The Secret

March 16, 2011
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“Ciao Principessa, and I promise, one way or another you will get to see us again” says my Mother. “Ciao Mama” I reply with tears in my eyes. I didn’t want to go to America. Not without my family. It was the only way to keep me safe. I could tell that Mother was feeling the same way by the way her face looked. It was as if she was trying not to burst into tears as she watched the cab slowly take me away. I couldn’t handle it; the thought of never again seeing her auburn hair blowing in the cool, Italian breeze.

That was the last moment I remember with my Mother. It was 10 years ago moments before the cab took me to the dock to sail off to America in 1938. I was sent away just as Europe erupted in WWII. It is 1948 now and I am 27 years old. My name is Serena Fabiani, Principessa of Italy.

“Commander Fabiani?” bellowed Admiral Chegwidden.

“Yes sir!” I reply saluting smartly.

“At ease” the Admiral plainly states his voice softening slightly.

“I am sending you to Italy. Military personnel are charged with involvement in

the Italian mafia.”

That’s when it hit me. Memories of my mother washed over me. The questions that had haunted me for 10 long years ran through my head. Why had I been sent away? Why had they never sent for me? Had my family been killed in the war as so many others had been? The opportunity to find out why I was really sent away was right in front of me and its gravity hit me like a ton of bricks. Should I take it? Would I find the answers I so desperately wanted? What had become of my family? Not that I had a choice. When the Navy gives an order, it is not meant to be questioned. What awaited me in Rome? Would my family welcome me home?

The next morning I was packed and ready to go. In my bag were all of the necessities a JAG officer needs. A gun, a uniform, Italian money, ammo, civilian clothes, and of course, a few tricks up my sleeve. One of them being an American CIA agent to help me named Clayton Webb.

The flight was long but it flew by. I was lost in my thoughts. I had been alone in America for 10 long years. My parents had sent enough money to keep me comfortable and told me to finish my education. So I finished high school and went on to Yale, then Harvard Law while I waited. After graduating from law school I joined the Navy to practice law. Somehow I thought with the American Navy behind me I may someday be able to get some answers. As an adult I now remember that my father had been very secretive before I left. He was away frequently on trips and didn’t even tell me goodbye. Had he been in trouble? Was it because of my title that I had to flee my family and my country? I must have been too focused on my thoughts because when Clayton shook me I was startled.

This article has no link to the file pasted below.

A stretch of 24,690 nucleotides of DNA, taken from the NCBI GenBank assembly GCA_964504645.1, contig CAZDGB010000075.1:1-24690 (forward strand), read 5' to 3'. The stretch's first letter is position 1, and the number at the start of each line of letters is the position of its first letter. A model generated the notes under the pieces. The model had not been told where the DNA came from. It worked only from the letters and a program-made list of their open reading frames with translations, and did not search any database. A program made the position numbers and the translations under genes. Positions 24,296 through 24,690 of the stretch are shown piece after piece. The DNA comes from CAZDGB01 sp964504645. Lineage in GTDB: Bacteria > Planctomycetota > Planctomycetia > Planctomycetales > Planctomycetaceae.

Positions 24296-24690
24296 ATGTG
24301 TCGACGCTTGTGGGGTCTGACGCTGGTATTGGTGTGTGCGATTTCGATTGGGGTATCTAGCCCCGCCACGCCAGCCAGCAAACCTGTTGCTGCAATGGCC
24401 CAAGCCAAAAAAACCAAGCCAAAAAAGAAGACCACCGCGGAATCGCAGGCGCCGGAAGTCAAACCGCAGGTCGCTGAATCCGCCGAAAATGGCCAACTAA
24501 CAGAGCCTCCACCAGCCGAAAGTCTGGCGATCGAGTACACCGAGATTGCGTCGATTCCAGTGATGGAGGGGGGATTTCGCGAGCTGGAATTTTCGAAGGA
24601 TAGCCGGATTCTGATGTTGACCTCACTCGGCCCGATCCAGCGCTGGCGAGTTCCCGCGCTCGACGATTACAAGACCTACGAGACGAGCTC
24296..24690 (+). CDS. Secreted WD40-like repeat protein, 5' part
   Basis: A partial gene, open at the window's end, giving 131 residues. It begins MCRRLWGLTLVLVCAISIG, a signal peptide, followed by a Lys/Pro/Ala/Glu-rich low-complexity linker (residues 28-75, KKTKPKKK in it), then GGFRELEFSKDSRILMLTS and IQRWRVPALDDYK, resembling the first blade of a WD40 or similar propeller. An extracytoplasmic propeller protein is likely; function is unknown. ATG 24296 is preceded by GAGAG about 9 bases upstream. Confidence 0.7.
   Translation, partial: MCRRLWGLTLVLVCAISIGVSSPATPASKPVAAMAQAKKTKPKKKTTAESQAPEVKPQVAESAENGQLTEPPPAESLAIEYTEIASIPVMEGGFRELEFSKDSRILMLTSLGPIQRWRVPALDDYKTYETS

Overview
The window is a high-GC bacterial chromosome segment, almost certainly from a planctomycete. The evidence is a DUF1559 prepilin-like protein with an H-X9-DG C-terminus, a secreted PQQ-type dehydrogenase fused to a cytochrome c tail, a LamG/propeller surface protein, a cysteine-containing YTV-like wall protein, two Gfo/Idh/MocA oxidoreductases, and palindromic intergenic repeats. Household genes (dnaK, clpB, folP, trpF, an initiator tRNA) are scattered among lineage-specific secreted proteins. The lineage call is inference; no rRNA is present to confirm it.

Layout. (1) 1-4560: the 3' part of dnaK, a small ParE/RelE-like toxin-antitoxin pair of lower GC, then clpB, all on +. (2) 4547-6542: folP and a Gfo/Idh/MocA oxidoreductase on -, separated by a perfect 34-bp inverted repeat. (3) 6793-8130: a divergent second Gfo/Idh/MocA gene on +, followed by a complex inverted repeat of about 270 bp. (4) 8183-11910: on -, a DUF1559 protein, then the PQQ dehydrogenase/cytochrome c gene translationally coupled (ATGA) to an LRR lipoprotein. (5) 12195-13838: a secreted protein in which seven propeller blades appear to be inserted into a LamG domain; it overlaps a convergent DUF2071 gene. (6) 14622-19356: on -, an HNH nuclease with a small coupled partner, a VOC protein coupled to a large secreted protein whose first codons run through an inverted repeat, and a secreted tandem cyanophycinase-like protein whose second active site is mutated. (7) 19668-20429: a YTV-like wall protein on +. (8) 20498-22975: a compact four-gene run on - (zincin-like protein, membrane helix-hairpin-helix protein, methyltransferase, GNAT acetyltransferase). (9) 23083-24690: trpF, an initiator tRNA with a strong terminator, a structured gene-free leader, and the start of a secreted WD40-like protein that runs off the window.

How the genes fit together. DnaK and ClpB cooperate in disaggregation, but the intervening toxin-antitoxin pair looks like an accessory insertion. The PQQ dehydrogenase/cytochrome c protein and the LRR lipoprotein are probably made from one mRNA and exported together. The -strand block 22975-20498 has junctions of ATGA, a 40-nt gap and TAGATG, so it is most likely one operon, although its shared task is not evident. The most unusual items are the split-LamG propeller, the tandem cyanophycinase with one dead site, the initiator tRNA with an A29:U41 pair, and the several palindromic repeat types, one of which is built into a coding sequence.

As soon as we landed in Rome I was distracted with old memories. It was strange to hear rapid Italian spoke all around me. The air smelled like tomatoes and pasta. I followed the familiar road to old palazzo. Hopefully I will find my answers to all of the nagging questions but I know things are never that easy. The gondola glided through the Tiber River, then I took a cab to the address of 2416 Tiber street. As I walked up the steps, I felt a lot of emotions. Rage, confusion, and crushing sadness that took over like a tsunami takes over a small island.

As I got closer to the familiar black door my mind raced, “ Why didn’t we flee as a family? Why just me?”

I finally got up the steps and rung the doorbell and heard the gentle ding dong I’d always remembered. A rush of comfort swept over me instantly as I remembered home. Now I was back. My thoughts were suddenly interrupted as a strange lady answered. I asked of I could see Marcella Fabiani. She gave me the strangest look and then spoke in rushed Italian. She said that she had bought this house from the Fabiani family in 1939 and that Mama and the rest of my family had come down with Scarlet fever. She knew nothing more other than a rumor that my entire family had died from Scarlet fever. Hours must have passed as Clayton took me back to my hotel. I didn’t know where to turn next. They were really gone. Later at the hotel Clayton called me to let me know that the woman’s story had checked out. The house had been sold in 1939. Without thinking, I dropped to the floor in a sobbing heap. I was an orphan now. It was really over.